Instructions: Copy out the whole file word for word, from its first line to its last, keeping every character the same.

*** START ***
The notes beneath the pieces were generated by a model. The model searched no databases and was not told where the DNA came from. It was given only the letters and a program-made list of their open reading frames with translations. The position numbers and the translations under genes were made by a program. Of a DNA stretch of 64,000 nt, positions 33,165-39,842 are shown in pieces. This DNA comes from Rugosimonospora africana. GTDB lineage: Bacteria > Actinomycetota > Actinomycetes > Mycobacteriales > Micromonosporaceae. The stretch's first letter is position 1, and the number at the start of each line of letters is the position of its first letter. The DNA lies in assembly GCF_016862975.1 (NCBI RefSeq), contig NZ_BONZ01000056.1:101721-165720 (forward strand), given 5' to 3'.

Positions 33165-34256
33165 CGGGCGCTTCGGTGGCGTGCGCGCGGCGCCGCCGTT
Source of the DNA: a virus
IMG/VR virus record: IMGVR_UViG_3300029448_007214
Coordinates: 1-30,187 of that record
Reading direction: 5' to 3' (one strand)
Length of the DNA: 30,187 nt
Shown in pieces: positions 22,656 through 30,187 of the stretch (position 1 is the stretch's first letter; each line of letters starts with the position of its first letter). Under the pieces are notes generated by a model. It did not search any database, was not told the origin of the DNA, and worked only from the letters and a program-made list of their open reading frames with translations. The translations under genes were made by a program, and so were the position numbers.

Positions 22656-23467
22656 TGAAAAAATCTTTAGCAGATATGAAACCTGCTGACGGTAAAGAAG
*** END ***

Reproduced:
The notes beneath the pieces were generated by a model. The model searched no databases and was not told where the DNA came from. It was given only the letters and a program-made list of their open reading frames with translations. The position numbers and the translations under genes were made by a program. Of a DNA stretch of 64,000 nt, positions 33,165-39,842 are shown in pieces. This DNA comes from Rugosimonospora africana. GTDB lineage: Bacteria > Actinomycetota > Actinomycetes > Mycobacteriales > Micromonosporaceae. The stretch's first letter is position 1, and the number at the start of each line of letters is the position of its first letter. The DNA lies in assembly GCF_016862975.1 (NCBI RefSeq), contig NZ_BONZ01000056.1:101721-165720 (forward strand), given 5' to 3'.

Positions 33165-34256
33165 CGGGCGCTTCGGTGGCGTGCGCGCGGCGCCGCCGTT
Source of the DNA: a virus
IMG/VR virus record: IMGVR_UViG_3300029448_007214
Coordinates: 1-30,187 of that record
Reading direction: 5' to 3' (one strand)
Length of the DNA: 30,187 nt
Shown in pieces: positions 22,656 through 30,187 of the stretch (position 1 is the stretch's first letter; each line of letters starts with the position of its first letter). Under the pieces are notes generated by a model. It did not search any database, was not told the origin of the DNA, and worked only from the letters and a program-made list of their open reading frames with translations. The translations under genes were made by a program, and so were the position numbers.

Positions 22656-23467
22656 TGAAAAAATCTTTAGCAGATATGAAACCTGCTGACGGTAAAGAAG